2. Brooklyn had no answers for Bagley
For what feels like the 1 millionth game in a row, Brooklyn’s opponent absolutely feasted on the Nets’ bigs.
Marvin Bagley III looked like a five-time All-Star while being defended by Brooklyn’s porous defense. The rookie big man put up 28 points on an asinine 12-of-15 shooting line and he also recorded seven boards.
Every single guy that Brooklyn threw at Bagley looked entirely helpless.
With top-end speed for a guy his size, Bagley was able to simply run around guys like Ed Davis or even Jarrett Allen. If his man was able to stay with him, Bagley had the length and hand-eye coordination to execute beautiful diving hook-shots or spinning layups.
With size, speed and sharp low-post skills at his disposal, Bagley put on a clinic against Brooklyn.
This is now a recurring problem for the Nets. Opposing centers are always too big or too fast to be guarded by Brooklyn’s bigs. Soon, Brooklyn’s brain trust may need to look deep within itself to find the answers to this issue.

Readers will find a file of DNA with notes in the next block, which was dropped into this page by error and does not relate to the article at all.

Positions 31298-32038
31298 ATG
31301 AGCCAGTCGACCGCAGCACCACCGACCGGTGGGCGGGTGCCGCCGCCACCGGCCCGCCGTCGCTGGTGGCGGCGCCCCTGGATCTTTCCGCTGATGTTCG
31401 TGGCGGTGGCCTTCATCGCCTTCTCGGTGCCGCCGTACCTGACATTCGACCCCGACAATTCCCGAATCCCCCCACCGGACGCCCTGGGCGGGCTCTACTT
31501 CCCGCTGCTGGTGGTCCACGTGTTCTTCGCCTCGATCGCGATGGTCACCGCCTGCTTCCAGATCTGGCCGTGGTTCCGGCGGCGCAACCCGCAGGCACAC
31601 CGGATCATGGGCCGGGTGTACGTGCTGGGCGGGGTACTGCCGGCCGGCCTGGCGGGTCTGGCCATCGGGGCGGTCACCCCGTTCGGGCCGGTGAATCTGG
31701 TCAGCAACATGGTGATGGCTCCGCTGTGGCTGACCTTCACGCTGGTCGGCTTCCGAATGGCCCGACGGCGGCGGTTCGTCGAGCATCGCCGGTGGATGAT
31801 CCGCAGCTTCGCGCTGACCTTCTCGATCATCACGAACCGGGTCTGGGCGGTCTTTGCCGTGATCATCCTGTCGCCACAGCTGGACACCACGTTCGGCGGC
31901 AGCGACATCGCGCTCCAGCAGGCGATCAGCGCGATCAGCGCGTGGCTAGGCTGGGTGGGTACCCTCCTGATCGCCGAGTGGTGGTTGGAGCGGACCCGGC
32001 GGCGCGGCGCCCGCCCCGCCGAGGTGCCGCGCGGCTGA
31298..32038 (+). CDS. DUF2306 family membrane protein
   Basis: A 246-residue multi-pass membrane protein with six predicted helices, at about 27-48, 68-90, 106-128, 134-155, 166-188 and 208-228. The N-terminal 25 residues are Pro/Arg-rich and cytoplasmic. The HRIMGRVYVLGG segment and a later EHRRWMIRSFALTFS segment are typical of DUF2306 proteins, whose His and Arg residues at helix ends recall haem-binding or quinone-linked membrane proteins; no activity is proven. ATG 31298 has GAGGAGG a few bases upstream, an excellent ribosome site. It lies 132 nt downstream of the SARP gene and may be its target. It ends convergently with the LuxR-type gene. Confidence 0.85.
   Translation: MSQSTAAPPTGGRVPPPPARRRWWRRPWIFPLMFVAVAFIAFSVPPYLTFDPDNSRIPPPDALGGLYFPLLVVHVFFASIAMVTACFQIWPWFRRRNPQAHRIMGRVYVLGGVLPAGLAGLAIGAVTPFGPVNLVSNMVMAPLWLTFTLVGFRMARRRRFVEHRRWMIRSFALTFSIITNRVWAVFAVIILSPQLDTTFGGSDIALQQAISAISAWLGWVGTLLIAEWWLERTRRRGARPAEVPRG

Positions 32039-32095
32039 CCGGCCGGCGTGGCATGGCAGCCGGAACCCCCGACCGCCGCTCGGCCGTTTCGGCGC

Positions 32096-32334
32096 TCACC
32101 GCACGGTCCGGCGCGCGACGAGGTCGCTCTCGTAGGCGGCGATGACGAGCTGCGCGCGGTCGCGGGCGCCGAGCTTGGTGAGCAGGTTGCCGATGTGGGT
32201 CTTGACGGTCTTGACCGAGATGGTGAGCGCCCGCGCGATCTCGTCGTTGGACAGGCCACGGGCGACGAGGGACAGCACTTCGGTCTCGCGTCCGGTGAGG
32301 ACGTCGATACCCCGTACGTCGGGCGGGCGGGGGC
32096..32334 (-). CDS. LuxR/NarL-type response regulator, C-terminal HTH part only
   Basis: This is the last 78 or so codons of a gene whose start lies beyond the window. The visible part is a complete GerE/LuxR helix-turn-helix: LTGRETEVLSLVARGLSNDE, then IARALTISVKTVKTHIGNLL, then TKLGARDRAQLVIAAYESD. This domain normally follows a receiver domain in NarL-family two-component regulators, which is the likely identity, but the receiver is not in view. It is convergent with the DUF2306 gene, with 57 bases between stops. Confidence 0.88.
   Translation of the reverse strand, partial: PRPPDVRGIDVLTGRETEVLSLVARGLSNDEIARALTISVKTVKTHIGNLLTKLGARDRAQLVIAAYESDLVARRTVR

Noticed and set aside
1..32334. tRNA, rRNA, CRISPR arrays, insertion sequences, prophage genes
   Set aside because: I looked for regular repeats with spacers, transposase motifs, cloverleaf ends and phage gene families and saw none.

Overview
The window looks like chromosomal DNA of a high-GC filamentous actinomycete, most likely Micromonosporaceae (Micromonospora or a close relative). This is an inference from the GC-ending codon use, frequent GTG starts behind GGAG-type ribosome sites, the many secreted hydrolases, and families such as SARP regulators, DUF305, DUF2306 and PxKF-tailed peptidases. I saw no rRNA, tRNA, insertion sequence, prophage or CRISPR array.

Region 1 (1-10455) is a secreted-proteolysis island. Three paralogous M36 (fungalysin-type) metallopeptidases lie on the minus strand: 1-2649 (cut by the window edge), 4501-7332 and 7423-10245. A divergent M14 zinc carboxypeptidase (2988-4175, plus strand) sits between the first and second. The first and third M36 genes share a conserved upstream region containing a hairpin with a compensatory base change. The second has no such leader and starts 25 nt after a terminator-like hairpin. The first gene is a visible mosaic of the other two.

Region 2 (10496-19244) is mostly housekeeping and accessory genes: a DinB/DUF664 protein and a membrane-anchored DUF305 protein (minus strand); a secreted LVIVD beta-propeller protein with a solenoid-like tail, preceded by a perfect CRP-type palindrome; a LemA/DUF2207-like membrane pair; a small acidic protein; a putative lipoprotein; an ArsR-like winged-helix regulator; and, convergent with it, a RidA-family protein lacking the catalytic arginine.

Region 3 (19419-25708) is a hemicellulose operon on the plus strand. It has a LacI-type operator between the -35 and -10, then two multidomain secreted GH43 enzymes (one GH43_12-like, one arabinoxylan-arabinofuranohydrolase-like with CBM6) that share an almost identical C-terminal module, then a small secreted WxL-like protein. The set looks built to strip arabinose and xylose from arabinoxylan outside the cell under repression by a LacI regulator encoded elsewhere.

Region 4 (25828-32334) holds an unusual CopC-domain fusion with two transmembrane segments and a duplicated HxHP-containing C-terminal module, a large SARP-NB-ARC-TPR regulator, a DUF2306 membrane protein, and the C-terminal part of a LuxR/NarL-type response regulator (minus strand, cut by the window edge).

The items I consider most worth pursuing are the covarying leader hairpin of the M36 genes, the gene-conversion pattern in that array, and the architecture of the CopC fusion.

Perhaps the solution to this problem will be adding a stronger, more versatile big man this offseason. Too many times have the Nets let specific players (like Hassan Whiteside or Rudy Gobert) go off at will.
Lord knows it probably won’t happen, but a guy like Al Horford would absolutely be worth the look should become available. As an excellent low-post defender who can reasonably defend guys like Joel Embiid, Horford would be the perfect anchor to this Brooklyn defense.
Not to mention, he’s more than capable of stepping out to the 3 — both on defense and on offense.
In all honesty, Horford is probably one of the most underrated players in the NBA. He’s secretly been the best player on two Eastern Conference finalists (Atlanta and Boston).
Although Bagley was undeniably impressive, his performance was more of the same; it conformed to the rule of big returns for big players against the Nets.